But participants in this year's WEF in Manila were obviously underwhelmed by the NAIA I Airport. As renowned economists such as J.M. Keynes have correctly observed, markets are largely driven by psychological factors and "animal spirits." NAIA I could dampen inflated expectations among international observers, leaving a sobering impression on foreign visitors.
But the infrastructure drama goes beyond NAIA I, as the traffic jam, the rushed and half-finished road projects, the absence of world-class public transportation infrastructure, the vision of ordinary citizens crammed into small public utility vehicles, and the despicable pollution of Manila demonstrate. They reflect weak city planning, underdeveloped physical infrastructure, and, in short, ineffective governance.
In terms of ICT, the Internet speed in the Philippines is among the slowest in East Asia, almost comparable to countries like Myanmar. And this is despite the fact that there are at least three giant, highly profitable telecommunication companies in the country. Foreign observers have been quick to point out the seeming lack of intra-industry competition, allowing few private companies to make huge profits on relatively dismal services.
The Infrastructure Imperative
For ordinary citizens, commuting in the Philippines is a daily struggle, especially during rush hours, hot summers and rainy seasons. Recent months have witnessed the breakdown of the Metro Rail Transit (MRT) and long hours of traffic due to many roadblocks and rushed road projects. With government officials and the elite enjoying comfortable private transport options, you can imagine how frustrated many ordinary citizens can be. And resentment is building up. Many hope that the transport issue will become a key policy discussion point in the upcoming 2016 presidential elections.
The publicly-subsidized MRT, and some branches of the Light Rail Transit (LRT), are poorly maintained, with the air-conditioning systems sometimes shutting down in the middle of a hot summer day. Proposed privatization schemes have been undermined by bidding anomalies and excessive delays. Cabs are not exactly a good alternative, since they are expensive and sometimes even unsafe, with many reports of cab driver abuse against passengers. In short, Metro Manila -- the economic engine of the Philippines -- is among the least desirable capitals among the emerging markets in terms of transport infrastructure. Commuting has been a harrowing, day-to-day experience for the greater majority of the Filipinos.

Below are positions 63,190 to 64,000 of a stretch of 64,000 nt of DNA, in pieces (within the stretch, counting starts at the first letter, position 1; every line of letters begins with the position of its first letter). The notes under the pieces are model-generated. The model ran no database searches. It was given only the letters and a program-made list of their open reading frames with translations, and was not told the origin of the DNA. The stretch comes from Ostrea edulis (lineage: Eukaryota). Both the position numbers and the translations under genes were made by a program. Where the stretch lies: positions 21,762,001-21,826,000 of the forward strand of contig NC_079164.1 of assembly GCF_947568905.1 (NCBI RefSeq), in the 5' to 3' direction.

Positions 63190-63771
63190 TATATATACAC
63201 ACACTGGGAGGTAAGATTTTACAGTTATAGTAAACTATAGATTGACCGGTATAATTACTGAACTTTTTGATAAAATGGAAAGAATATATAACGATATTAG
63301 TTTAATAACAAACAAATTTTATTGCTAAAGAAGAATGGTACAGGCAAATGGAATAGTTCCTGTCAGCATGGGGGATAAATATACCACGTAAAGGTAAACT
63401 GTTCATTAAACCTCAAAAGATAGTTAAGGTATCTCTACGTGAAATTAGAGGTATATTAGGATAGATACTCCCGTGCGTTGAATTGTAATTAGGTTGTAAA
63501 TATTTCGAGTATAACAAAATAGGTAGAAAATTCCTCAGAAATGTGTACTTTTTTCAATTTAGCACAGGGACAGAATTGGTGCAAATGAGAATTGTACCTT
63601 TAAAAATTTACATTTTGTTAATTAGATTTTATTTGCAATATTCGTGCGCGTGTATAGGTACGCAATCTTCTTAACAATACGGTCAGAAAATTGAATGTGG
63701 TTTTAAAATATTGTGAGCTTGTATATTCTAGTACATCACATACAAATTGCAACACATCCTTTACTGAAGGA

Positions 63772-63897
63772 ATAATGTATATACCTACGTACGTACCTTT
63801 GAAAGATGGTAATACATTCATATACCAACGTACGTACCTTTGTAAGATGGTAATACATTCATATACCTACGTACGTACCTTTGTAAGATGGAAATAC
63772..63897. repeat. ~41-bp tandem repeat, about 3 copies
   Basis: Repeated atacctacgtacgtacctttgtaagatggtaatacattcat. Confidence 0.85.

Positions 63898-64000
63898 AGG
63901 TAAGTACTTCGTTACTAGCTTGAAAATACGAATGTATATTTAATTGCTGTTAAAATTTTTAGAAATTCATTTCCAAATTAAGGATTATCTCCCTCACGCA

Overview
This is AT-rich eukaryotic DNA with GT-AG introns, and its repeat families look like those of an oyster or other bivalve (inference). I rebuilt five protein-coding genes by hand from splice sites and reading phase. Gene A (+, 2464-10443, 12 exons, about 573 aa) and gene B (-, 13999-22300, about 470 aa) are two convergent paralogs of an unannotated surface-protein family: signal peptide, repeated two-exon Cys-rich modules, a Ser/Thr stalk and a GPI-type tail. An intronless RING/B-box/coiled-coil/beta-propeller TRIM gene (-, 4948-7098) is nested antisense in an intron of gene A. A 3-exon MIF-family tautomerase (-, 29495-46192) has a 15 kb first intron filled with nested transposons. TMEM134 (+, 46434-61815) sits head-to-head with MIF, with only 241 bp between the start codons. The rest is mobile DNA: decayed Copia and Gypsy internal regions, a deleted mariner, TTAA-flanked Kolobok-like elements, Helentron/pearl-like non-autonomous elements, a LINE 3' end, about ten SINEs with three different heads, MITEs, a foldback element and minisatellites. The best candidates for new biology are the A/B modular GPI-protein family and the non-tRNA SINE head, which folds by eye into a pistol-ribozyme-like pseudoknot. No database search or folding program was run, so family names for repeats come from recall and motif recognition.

Fresh into office, the Aquino administration announced more than a dozen Private-Public-Partnership (PPP) projects to overhaul the dismal infrastructure in the country. But regulatory uncertainty and sloppy bidding procedures have prevented the conclusion of even a single one to date. The situation has been further complicated by the explosion of corruption scandals, which have put many executive agencies on the defensive, further delaying and complicating the conclusion of major projects.
For foreign investors, in turn, there is no assurance that any major investment commitment will not suddenly become embroiled in a corruption scandal, whether evidence-based or purely driven by innuendos. The Philippines' infrastructure spending as a share of Gross Domestic Product (GDP) is among the lowest in Asia, consistently below 3 percent in recent years. Geopolitical tensions over disputed territories in the South China Sea have also deprived the Philippines of prospective investments from China, which has emerged as a key source of infrastructure development and cheap loans for many developing countries around the world.
The Aquino administration hopes to double infrastructure spending by 2016, and that is why it has been rushing many road projects in places such as Metro Manila. There are, however, two problems with this approach. First, the sudden rush of projects has led to massive traffic jams, and, in some cases, sloppy construction. Second, while smaller projects may have pushed forward, the big-ticket PPP projects, which are pivotal to the Philippines' attraction as an investment destination, are still in limbo.
There is also the unfolding political crisis. Recent revelations allege that major figures within or allied to the Aquino administration may have been involved in large-scale corruption schemes. The evidence may not be strong, but the ensuing political infightings and non-stop investigations could dampen the momentum for sustained infrastructure development, if not disrupt some proposed/ongoing projects. In short, the Aquino administration is confronting mammoth bureaucratic, temporal and political roadblocks in realizing its infrastructure development plans.
Nonetheless, many ordinary Filipino citizens still hope that the Aquino administration will fulfill its promises in its twilight years in office, paving the way for more sustained infrastructural development under succeeding administrations.